Should you have bonds in your ASX portfolio?

You might have heard of bonds and fixed-interest, but should you hold them in your ASX portfolio today?

Stocks or Bonds Balance

Bonds (also called fixed-interest investments) are usually touted as one of the bet ways to hedge your portfolio in case the share market crashes or the economy goes into recession (or both).

In fact, if you talk to any American investor you will probably hear the term ‘60/40 Portfolio’. This is the classic portfolio structure that many investors are advised to follow in the US. It involves a 60% allocation to stocks coupled with a 40% allocation to bonds and fixed-interest.

Whilst bonds have never been as popular back in Australia, many investors still carry some bonds as insurance. But is this still a good strategy to follow?

What are bonds?

Bonds are essentially loans that you buy off the lender in exchange for a (usually) fixed interest rate and loan length. The most common type of bond on the retail market is a government bond (loan to the government), which are also considered ultra-safe (as the government can’t really run out of money). There are corporate bonds out there, but most ‘average’ investors stick to government bonds as companies can default and not have to pay back your money.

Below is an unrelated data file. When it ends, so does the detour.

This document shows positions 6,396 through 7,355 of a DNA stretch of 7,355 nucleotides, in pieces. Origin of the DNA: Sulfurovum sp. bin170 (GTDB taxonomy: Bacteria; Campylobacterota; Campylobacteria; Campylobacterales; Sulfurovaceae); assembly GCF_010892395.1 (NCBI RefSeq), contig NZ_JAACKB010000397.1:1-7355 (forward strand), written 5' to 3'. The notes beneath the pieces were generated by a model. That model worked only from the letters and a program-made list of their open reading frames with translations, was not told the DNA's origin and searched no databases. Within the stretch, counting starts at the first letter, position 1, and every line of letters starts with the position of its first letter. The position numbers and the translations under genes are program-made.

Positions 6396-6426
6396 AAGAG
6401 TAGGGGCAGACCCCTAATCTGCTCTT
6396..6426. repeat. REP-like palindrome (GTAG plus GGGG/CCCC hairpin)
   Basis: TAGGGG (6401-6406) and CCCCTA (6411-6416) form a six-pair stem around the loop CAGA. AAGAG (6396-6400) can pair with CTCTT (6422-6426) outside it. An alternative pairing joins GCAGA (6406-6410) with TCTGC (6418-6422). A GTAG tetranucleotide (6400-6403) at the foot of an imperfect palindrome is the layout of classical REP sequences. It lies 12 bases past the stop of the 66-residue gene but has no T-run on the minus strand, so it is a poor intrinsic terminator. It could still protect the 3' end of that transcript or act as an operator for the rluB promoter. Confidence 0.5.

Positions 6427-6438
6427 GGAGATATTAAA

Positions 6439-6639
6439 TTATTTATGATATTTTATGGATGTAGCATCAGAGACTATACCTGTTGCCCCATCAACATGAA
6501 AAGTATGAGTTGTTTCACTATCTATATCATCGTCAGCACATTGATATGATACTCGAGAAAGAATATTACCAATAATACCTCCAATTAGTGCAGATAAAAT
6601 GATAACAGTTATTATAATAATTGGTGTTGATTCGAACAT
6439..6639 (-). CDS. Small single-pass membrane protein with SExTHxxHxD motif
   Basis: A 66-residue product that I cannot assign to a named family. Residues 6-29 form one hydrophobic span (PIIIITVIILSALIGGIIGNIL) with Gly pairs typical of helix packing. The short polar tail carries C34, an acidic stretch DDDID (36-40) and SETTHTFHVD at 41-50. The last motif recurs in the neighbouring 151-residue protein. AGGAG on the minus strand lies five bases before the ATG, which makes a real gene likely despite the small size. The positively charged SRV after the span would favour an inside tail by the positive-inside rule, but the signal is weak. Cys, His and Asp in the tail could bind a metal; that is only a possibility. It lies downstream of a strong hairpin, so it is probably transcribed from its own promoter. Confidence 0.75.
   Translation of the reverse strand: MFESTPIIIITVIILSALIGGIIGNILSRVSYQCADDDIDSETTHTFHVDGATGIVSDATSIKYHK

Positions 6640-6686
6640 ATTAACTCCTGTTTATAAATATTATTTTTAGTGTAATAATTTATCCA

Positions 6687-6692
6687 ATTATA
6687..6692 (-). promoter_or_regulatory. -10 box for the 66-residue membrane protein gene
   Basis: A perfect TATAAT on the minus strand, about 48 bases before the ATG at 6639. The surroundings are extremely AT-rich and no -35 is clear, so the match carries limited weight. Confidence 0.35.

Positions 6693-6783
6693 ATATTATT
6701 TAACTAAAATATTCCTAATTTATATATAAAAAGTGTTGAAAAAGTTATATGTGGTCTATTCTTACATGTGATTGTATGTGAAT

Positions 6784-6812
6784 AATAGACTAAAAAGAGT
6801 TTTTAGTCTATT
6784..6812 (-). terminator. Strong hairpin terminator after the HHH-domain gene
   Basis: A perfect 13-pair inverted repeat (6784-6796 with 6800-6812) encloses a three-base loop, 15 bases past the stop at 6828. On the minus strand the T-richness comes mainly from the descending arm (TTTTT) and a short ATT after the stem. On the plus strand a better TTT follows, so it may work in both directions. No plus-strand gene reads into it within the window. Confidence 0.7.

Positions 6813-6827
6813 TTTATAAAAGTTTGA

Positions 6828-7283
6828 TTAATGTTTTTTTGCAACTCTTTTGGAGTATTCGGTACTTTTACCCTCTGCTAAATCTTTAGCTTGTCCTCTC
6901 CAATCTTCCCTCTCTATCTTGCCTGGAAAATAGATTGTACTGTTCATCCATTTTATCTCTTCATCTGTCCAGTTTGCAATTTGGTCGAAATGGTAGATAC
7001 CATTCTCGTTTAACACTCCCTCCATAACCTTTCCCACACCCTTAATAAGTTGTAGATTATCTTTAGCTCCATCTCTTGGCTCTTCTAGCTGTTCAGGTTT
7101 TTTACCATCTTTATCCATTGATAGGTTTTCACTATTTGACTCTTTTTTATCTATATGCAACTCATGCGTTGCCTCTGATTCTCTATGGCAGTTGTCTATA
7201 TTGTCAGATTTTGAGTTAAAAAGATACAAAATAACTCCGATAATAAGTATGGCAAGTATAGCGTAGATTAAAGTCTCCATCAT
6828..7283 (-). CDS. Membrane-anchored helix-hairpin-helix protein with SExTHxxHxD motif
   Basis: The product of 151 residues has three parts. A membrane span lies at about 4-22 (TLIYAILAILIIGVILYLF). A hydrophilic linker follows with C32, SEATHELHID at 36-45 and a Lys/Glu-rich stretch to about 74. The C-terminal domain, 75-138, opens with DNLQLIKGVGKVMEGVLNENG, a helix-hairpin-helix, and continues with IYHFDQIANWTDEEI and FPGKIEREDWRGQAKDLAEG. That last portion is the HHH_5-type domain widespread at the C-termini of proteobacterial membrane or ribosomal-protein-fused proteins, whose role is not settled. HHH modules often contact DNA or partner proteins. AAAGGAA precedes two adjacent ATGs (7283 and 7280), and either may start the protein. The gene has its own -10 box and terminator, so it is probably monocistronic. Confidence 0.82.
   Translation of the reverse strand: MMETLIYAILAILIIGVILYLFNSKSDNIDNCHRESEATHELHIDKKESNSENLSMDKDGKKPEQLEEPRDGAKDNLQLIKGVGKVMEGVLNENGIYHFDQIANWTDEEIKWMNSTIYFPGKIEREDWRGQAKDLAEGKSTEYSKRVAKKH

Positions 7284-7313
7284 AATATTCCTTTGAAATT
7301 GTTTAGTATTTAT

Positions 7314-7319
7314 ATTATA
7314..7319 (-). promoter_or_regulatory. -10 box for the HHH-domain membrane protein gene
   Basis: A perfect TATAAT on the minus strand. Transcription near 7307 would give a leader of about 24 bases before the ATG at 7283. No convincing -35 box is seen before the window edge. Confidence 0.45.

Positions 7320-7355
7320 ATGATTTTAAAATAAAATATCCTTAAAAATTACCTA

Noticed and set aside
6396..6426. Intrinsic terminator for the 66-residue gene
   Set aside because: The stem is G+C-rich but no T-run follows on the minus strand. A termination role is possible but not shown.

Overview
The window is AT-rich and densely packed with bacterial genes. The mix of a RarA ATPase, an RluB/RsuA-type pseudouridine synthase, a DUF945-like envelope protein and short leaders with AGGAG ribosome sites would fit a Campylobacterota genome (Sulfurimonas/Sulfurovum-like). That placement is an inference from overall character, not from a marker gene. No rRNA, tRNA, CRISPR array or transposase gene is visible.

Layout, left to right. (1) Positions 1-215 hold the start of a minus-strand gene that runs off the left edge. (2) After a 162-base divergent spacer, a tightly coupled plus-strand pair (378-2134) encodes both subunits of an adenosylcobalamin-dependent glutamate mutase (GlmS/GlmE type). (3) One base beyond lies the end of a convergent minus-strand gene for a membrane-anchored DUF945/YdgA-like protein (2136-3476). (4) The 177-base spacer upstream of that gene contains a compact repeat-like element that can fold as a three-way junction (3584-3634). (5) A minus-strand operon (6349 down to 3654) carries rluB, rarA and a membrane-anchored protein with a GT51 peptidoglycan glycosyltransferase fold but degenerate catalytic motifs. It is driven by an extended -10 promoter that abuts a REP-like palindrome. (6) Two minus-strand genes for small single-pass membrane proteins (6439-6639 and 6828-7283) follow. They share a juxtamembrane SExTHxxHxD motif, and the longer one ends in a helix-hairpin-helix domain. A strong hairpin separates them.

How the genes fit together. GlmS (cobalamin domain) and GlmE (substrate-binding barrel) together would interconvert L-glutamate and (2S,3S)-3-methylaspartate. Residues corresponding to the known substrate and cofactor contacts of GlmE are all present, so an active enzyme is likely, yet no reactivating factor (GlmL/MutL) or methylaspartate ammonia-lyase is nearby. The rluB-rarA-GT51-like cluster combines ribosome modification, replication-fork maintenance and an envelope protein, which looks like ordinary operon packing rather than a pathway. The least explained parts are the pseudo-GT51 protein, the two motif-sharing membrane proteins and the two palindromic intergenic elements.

Why are bonds used as a hedge?

Bonds are normally considered safer than shares for the above reasons, and in times gone by would normally pay a decent inflation-beating yield. Even three or four years ago, a government bond would have paid around a 4% interest rate, which is a lot more attractive than a dividend-paying share for many investors

Because of this safety, in a market crash, investors often pile into bonds to protect their capital. This pushed the prices of bonds up at a time when shares might be falling, ensuring that a portion of your portfolio is growing when your shares might be falling.

What’s the problem with bonds then?

Due to the record low interest rates we have seen over this year, the yields on bonds are also at record lows. To illustrate, a 10-year Australian government bond is today paying a coupon rate under 1%, which doesn’t even cover inflation.

Bond prices are already very high, and if a recession/market crash does happen, it might well push bond yields into negative territory – we have already seen this in Japan and Germany recently. We are in uncharted waters on this, but I’m not entirely convinced of the merits of holding negative-yielding bonds at any time.

Foolish takeaway

If you’re still set on owning bonds as a hedge, by all means do so. But I personally think the ability of bonds to protect your portfolio has been highly compromised in this era of low interest rates and bonds have become a risky asset class in itself. I’m personally not bothering, but to each their own!

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Motley Fool contributor Sebastian Bowen has no position in any of the stocks mentioned. The Motley Fool Australia has no position in any of the stocks mentioned. We Fools may not all hold the same opinions, but we all believe that considering a diverse range of insights makes us better investors. The Motley Fool has a disclosure policy. This article contains general investment advice only (under AFSL 400691). Authorised by Scott Phillips.

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